King's Lynn incinerator: Report recommends green light for burner

Artist's impression of waste incinerator
Image caption County councillors are debating the King's Lynn incinerator on Monday

Norfolk County Council's cabinet has been advised to proceed with the King's Lynn incinerator over fears pulling out could "bankrupt the council".

The £500m energy from waste plant lost £169m in government funds this month, prompting calls for it to be abandoned.

But an independent report says this could cost £100m in penalties.

The report by the council's director of environment, Mike Jackson, and the interim head of finance, Peter Timmins, says the burner could still save money.

The incinerator has been opposed by local councils, MPs and tens of thousands of people in west Norfolk.

The protests led to the Communities Secretary Eric Pickles calling-in the planning application, which was granted by the previous Conservative-led county council last year.

Mr Pickles has yet to make a decision on whether it should have been awarded.

'Effectively bankrupt'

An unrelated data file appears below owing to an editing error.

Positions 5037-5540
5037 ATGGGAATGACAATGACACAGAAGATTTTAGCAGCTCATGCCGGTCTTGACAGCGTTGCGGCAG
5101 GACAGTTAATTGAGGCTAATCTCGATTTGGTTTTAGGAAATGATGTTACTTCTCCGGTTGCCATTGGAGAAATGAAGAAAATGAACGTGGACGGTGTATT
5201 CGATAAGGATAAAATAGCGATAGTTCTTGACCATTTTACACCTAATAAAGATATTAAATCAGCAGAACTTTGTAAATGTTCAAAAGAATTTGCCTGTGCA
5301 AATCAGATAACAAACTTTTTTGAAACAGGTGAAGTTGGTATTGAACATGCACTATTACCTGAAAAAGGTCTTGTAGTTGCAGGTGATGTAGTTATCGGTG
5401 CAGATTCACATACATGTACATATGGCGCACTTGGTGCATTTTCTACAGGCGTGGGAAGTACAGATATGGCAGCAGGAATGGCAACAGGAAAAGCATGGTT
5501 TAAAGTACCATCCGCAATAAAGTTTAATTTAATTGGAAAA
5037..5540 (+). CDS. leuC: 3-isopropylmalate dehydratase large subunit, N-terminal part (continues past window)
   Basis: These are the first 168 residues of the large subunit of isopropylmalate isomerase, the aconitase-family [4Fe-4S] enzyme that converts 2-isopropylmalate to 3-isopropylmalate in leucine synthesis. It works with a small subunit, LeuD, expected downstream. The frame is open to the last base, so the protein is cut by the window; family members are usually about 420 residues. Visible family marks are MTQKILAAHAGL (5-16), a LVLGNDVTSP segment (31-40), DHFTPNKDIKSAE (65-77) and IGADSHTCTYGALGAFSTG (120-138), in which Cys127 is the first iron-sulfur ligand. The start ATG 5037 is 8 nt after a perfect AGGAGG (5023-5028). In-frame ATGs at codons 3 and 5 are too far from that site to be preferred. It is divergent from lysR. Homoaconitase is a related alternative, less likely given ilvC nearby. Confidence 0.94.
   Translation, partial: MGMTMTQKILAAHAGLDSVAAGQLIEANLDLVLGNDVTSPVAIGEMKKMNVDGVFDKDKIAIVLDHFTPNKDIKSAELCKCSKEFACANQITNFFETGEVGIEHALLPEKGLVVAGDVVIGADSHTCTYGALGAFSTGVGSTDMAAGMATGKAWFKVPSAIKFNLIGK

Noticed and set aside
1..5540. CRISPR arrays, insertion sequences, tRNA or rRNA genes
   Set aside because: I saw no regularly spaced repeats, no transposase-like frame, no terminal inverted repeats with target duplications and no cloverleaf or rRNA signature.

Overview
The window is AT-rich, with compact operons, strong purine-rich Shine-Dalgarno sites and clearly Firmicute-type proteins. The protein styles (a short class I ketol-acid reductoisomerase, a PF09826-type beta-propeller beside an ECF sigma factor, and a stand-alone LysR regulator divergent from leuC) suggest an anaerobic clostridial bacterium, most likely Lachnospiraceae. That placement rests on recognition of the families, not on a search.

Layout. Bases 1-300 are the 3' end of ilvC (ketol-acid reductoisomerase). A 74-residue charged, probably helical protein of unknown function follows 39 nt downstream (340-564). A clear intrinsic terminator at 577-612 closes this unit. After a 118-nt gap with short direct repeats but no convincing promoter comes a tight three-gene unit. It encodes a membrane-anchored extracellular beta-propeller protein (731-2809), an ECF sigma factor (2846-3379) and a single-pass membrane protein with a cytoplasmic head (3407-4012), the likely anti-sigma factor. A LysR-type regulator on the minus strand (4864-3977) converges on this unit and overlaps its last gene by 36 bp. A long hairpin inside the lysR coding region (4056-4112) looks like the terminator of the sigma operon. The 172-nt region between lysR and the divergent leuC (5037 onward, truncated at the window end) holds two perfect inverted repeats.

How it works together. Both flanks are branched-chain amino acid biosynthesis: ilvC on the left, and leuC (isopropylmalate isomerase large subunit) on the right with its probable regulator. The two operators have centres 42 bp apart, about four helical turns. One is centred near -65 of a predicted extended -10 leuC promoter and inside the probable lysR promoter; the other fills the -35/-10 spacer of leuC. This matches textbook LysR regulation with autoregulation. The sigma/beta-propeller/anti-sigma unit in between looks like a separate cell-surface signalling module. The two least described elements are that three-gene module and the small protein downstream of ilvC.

The burner has been put in jeopardy after the government withdrew its funding, saying national waste targets would now be met without it.

A report by Mr Jackson and Mr Timmins recommends that cabinet members should vote to continue with the project, saying that despite the withdrawal of government funds, it would still save £20m over the life of the contract, compared to the authority sending waste to landfill.

It added that rejecting it would also lead to an instant trigger payment of £20m to £30m to the developer, which would "effectively bankrupt the council".

Councillors are due to debate whether or not to carry on with the scheme on Monday, with cabinet voting on Tuesday.

Monday's full council debate can be heard in its entirety on BBC Radio Norfolk's 855 and 873 AM frequencies from 10:00 GMT.

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